By 2012, Cheryl and David were empty nesters. They sold the 3300 square foot house, rid themselves of even more belongings, and moved into a 2000 square foot town home. Though countless items were purged, many “extras” still went with them. Cheryl’s impressive shoe collection easily made the cut, along with their wedding crystal and extensive art collection.
Cheryl was diagnosed with breast cancer in 2014. David spent a great deal of time reflecting on their lives and priorities during her lengthy recovery. He painfully acknowledged the harsh reality they might not have the adventuresome future together they planned.
Cheryl thankfully recovered. It was then David told her about an interesting blog he found online written by a couple who traveled full-time by RV. He was fascinated by this lifestyle choice. Though not yet ready to retire, David imagined a travel adventure living in an RV and working remotely with Cheryl by his side.
Cheryl, realizing life was fragile, was open to further discussion. However, she needed convincing that RV life was not “camping”. They attended the annual RV show in Dallas to see the various types of vehicles available, many quite luxurious. Cheryl realized RV life was not necessarily rustic. A trial run was the next reasonable step, and they decided to rent an RV for a trip around northern California. This first attempt proved challenging, which Cheryl described as, “a comedy of errors” but they laughed through it together.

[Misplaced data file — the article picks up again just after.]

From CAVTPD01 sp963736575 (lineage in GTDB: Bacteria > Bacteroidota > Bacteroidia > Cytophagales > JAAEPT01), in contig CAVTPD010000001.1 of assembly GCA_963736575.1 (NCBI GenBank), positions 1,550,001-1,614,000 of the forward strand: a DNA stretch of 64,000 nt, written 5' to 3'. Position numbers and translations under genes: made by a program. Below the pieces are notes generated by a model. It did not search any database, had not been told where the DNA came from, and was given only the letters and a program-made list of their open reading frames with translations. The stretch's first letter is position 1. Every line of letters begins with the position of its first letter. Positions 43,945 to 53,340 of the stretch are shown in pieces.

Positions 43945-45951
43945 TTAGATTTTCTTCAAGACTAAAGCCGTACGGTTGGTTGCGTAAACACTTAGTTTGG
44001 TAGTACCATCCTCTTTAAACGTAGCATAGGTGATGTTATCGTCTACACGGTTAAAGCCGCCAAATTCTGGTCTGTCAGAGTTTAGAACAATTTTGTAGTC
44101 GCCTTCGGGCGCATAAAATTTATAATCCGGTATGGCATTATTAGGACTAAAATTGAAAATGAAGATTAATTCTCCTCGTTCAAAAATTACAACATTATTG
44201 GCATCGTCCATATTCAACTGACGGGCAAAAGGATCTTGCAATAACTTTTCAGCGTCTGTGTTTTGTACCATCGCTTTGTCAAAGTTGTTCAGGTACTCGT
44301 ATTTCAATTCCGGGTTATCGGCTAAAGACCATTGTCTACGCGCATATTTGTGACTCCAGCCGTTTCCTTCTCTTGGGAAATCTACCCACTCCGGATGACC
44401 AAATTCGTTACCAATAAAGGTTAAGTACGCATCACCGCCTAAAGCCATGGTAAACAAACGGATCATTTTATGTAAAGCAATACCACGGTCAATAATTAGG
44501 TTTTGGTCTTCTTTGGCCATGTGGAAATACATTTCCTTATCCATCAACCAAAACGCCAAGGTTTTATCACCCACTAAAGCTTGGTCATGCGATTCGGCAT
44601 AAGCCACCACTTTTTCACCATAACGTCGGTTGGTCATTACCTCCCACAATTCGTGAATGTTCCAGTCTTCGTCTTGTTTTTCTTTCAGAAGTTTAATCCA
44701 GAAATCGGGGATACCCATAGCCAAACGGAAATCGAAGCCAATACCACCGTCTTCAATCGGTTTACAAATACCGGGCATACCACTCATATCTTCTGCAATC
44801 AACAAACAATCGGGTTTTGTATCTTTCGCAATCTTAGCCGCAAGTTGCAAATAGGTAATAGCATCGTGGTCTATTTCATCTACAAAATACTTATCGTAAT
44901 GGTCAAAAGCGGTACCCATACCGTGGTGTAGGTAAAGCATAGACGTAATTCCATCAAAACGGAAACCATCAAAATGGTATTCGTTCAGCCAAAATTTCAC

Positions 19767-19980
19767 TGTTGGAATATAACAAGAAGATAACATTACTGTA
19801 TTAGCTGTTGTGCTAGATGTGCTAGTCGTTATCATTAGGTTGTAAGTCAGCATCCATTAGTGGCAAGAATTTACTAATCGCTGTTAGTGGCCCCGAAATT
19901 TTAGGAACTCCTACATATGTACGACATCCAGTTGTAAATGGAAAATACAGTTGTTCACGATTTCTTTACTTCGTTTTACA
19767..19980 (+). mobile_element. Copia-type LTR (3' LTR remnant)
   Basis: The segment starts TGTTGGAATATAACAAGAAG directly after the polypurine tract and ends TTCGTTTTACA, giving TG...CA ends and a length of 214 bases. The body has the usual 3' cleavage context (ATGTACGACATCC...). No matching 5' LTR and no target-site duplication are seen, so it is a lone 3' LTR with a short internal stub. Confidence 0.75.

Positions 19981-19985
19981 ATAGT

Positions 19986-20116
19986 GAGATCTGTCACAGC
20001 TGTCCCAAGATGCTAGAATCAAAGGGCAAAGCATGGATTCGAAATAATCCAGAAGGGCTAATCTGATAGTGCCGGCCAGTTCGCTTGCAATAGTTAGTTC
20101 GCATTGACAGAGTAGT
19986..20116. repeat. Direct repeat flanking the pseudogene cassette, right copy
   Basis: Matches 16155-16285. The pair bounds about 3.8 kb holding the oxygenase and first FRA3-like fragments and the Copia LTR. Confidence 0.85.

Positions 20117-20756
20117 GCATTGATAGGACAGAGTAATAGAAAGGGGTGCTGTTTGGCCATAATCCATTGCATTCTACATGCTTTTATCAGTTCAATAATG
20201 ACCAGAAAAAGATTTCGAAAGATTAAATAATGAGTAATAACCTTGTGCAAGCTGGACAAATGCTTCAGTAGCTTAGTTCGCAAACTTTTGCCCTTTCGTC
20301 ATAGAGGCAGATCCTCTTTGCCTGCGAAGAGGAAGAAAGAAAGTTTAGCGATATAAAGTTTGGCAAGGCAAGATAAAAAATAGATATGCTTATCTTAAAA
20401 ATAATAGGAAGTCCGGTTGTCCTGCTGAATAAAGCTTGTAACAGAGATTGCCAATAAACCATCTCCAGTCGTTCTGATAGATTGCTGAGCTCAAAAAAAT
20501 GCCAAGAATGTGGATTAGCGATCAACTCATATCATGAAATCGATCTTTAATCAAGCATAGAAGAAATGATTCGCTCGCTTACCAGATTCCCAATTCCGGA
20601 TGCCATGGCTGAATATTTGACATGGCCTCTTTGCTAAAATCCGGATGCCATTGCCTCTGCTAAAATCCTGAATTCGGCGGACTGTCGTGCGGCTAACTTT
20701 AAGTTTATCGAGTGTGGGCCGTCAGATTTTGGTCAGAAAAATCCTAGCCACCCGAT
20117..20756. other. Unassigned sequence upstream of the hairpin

Important to have before you start:
A love of travel and adventure
A healthy relationship if traveling with a partner
Good organizational & research skills
Some disposable income for the unexpected
(may be obtained through sale of your house and belongings)
The ability to adapt and be flexible – things do not always go as planned
An RV manual and the ability – learn to fix things!
Health and other insurance
Mailing address or mail forwarding service
An Amazon Prime Account to send birthday gifts
A thick skin when family/friends question your choices
Chuck it all or have it all? It’s perception
Even with the difficulties encountered in California, the Goldsteins had a great time and wanted more. Once the decision was made to become full-time travelers, they spent more than a year purging in anticipation of their new life. Ridding themselves of anything not considered beautiful or useful was very emotional, especially for Cheryl. They were drawn, however, to the concept of purposefully owning less stuff in a society that relentlessly promises happiness and fulfillment with every purchase. Special occasion jewelry, sentimental family items, wedding gifts, the kids’ school projects, formal clothes, fun kitchen gadgets, books and more were given away to friends, discarded, sold or donated . Photos, old home movies, important documents and receipts were digitized. “We scanned our lives”, David said. They felt lighter and freer than ever before.